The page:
Continuing our series on DIYs from Saint John’s Opera Bistro makeover, today I’m going to show you how to recreate an often seen effect: birch-clad wall panels. Whether you’re talking home or business, great design is all about making a statement. And this statement can be made for under $20! All design ideas were conceived and carried out by Punch Inside, Creative Director, Judith Mackin.
Yellow birch trees cut into “pucks” and mounted on painted Masonite panels, creating a DIY wood surround for a Dimplex electric fireplace (available from Alternatives), at New Brunswick’s Opera Bistro. Photo by Hemmings House.
You’ve probably noticed that the use of natural wood is growing in popularity in decor and interior design. This no doubt has something to do with increasing urbanization and a growing sensitivity to our threatened environment. Regardless: Something inherently simple yet beautiful happens when natural elements are imported, more or less intact, into domestic space. While the following DIY project is a little more involved than our previous entrance way makeover, the individual steps are nonetheless surprisingly simple, and fall well within everyone’s skill set.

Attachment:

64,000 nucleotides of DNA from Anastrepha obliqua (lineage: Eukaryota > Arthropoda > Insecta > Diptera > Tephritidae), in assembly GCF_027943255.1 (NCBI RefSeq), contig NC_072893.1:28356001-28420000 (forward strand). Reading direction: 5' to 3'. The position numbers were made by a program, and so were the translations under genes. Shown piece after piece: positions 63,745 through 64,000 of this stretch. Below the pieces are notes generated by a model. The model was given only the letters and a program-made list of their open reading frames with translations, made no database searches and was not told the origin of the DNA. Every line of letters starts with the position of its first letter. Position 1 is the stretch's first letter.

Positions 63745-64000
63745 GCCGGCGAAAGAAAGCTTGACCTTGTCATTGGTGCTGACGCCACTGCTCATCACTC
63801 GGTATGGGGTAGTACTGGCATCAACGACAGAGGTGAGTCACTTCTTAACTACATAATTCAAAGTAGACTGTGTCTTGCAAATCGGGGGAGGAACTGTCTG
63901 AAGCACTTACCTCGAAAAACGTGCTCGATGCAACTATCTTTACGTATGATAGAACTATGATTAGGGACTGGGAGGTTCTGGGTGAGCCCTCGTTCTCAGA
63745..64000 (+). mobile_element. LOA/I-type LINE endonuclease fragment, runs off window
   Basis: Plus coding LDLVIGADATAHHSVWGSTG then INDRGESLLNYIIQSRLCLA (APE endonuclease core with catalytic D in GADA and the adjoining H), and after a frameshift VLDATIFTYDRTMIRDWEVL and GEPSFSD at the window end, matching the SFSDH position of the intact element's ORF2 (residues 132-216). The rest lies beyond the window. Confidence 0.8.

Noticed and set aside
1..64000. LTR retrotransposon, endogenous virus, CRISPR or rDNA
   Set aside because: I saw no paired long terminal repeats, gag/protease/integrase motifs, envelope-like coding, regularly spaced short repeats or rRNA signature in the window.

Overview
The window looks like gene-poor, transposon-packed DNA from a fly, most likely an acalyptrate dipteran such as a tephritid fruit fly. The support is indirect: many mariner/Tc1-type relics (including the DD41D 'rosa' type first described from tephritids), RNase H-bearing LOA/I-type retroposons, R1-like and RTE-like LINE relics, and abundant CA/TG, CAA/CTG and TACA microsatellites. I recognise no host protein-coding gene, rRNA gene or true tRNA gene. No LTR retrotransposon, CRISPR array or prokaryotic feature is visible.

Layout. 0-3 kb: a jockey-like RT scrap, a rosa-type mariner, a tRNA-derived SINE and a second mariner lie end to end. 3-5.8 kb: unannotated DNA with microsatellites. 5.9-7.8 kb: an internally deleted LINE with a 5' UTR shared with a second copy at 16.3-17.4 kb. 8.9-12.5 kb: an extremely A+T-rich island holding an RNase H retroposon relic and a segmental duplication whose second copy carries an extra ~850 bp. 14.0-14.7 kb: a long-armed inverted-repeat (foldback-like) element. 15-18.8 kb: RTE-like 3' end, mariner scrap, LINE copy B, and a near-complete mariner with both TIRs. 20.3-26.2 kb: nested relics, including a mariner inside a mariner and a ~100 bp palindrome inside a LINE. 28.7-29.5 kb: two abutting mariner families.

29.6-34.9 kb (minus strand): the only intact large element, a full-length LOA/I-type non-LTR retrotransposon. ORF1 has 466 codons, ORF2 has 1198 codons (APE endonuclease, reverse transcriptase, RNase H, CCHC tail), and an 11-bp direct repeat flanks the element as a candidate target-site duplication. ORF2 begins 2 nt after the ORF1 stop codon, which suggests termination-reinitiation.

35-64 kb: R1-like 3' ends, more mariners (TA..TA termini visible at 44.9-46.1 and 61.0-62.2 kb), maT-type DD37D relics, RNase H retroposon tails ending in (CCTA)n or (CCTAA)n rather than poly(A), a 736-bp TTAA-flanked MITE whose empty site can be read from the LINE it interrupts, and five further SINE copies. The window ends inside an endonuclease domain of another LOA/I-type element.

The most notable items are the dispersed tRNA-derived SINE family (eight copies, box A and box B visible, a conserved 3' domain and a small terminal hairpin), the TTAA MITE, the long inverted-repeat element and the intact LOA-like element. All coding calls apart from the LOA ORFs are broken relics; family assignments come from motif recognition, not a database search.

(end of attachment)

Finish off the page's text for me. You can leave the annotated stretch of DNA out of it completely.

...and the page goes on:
• Yellow birch (Note: You can easily substitute whatever species is available, as long as the wood is dry) — free!
• Saws: Chainsaw, and either a table or radial arm saw
• Caulking gun
• Glue: PL 400
• Sheet of Masonite (you pick the size; similar to lumber, most home improvement stores will cut Masonite sheets on-site, to your specifications, for a nominal charge) — approx. $10
• Quart of paint that matches the wall colour
• Sandpaper (fine grade — for the edges of the Masonite)
• Note: A 2′ x 4′ birch disk panel can be fabricated for under $20, though this cost varies depending on (i) how much gas your vehicle requires to get you to the woods and back; and (ii) if you need to rent saws, or purchase them (but of course, if it comes to that, try to borrow them from your friends, first!)